The Federal Deposit Insurance Corporation (FDIC) has designed policies to address the risk of regulatory capture by reducing the potential benefit to industry of capturing the examination process, reducing avenues of inducement, and promoting a culture of independence and public service (see figure). Framework for Reducing Risk and Minimizing Consequences of Regulatory Capture FDIC has several policies for documenting bank examination decisions that help promote transparent decision-making and assign responsibility for decisions. Such policies are likely to help reduce benefits to industry of capturing the examination process. However, GAO found that some examinations were not implemented consistent with FDIC policies and that gaps in FDIC policies limited their effectiveness. For example, GAO found that managers sometimes did not clearly document how they concluded that banks had addressed recommendations. By improving adherence to agency policies, FDIC management could better address threats to capture in the examination process. GAO found that FDIC has policies to address potential conflicts of interest that could help block or reduce avenues of inducement. For example, FDIC has post-employment conflict-of-interest policies designed to prevent former employees from exerting undue influence on FDIC and to reduce industry's ability to induce current FDIC employees with prospective employment arrangements. One such policy requires the agency to review the workpapers of examiners-in-charge who accept employment with banks they examined in the prior 18 months. However, FDIC has not fully implemented a process for identifying when to review the workpapers of departing examiners to assess whether independence has been compromised. In particular, FDIC does not have a process for collecting information about departing employees' future employment. By revising its examiner-departure processes, the agency could better identify when to initiate workpaper reviews. FDIC has identified regulatory capture as a risk as part of its enterprise risk management process. The agency has documented 11 mitigation strategies that could help address that risk. Identified mitigation strategies include rotating examiners-in-charge, national examination training, and ethics requirements. FDIC supervises about 3,300 financial institutions to evaluate their safety and soundness. Some analyses by academic researchers have identified regulatory capture in supervision as one potential factor contributing to the 2007–2009 financial crisis. Regulatory capture is defined as a regulator acting in the interest of the regulated industry rather than in the public interest. GAO was asked to review regulatory capture in financial regulation. This report examines FDIC's (1) processes for encouraging transparency and accountability in the bank examination process, (2) processes to minimize potential conflicts of interest among examination staff, and (3) agency-wide efforts to address the risks of regulatory capture and compromised independence. GAO reviewed FDIC's policies and enterprise risk management framework, analyzed bank examination workpapers, and interviewed supervisory staff. GAO is making four recommendations to FDIC related to managing the risk of regulatory capture, including improving documentation of banks' progress at addressing FDIC recommendations and revising examiner-departure processes. FDIC neither agreed nor disagreed with these recommendations, but described actions it would take in response to them. FDIC's actions, if fully implemented, would address two of the four recommendations. For more information, contact Michael Clements at (202) 512-8678 or clementsm@gao.gov.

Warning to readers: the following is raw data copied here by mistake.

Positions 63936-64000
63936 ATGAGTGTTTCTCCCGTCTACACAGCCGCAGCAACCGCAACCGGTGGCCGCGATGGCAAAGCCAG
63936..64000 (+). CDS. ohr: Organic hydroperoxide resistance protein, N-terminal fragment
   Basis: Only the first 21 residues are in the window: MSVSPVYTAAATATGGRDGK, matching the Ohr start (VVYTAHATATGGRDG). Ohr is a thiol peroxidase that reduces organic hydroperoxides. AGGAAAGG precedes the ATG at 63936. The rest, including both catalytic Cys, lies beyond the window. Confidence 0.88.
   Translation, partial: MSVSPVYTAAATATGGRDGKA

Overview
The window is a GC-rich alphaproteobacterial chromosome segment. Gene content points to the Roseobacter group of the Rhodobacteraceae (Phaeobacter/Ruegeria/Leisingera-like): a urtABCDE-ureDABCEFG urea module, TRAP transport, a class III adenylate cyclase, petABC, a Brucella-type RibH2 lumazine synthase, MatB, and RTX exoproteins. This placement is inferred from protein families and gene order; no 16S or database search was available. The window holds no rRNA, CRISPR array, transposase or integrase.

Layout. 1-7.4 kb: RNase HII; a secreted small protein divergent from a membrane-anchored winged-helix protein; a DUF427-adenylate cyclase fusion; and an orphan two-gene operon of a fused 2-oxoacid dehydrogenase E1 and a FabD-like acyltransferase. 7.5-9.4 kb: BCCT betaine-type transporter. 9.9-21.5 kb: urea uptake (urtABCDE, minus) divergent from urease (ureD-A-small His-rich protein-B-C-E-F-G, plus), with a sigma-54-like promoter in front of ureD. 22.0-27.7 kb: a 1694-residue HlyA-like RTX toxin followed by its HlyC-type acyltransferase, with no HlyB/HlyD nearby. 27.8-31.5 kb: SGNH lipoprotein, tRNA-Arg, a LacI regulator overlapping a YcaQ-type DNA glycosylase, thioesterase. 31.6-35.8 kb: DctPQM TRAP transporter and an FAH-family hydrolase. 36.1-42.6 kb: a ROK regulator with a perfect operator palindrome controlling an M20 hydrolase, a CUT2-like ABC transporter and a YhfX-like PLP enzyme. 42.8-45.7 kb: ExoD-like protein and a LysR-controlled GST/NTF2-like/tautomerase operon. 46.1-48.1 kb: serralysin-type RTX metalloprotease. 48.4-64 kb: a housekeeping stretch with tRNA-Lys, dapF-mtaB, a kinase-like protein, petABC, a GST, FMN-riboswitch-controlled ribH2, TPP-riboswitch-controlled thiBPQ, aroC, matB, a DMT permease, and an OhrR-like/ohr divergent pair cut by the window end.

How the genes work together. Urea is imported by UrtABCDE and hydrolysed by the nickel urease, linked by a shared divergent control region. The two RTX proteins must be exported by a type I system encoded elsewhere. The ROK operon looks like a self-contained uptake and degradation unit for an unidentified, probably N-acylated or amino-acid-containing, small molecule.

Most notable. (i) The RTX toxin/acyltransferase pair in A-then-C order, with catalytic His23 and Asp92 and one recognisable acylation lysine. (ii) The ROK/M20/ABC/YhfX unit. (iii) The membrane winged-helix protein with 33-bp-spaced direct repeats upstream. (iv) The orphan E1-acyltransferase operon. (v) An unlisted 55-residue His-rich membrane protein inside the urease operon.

[Read More…]
  • Latvian National Charged for Alleged Role in Transnational Cybercrime Organization
    In Crime News
    A Latvian national was arraigned in federal court in Cleveland, Ohio, today on multiple charges stemming from her alleged role in a transnational cybercrime organization responsible for creating and deploying a computer banking trojan and ransomware suite of malware known as “Trickbot.” 
    [Read More…]
  • Identifying Firms Connected to the PRC Surveillance Technology Sector and Deterring PRC Misuse of Biotechnology and Military Modernization
    In Crime Control and Security News
    Antony J. Blinken, [Read More…]
  • Secretary Blinken’s Meeting with South African Foreign Minister Pandor
    In Crime Control and Security News
    Office of the [Read More…]

Crime

Network News © 2005 Area.Control.Network™ All rights reserved.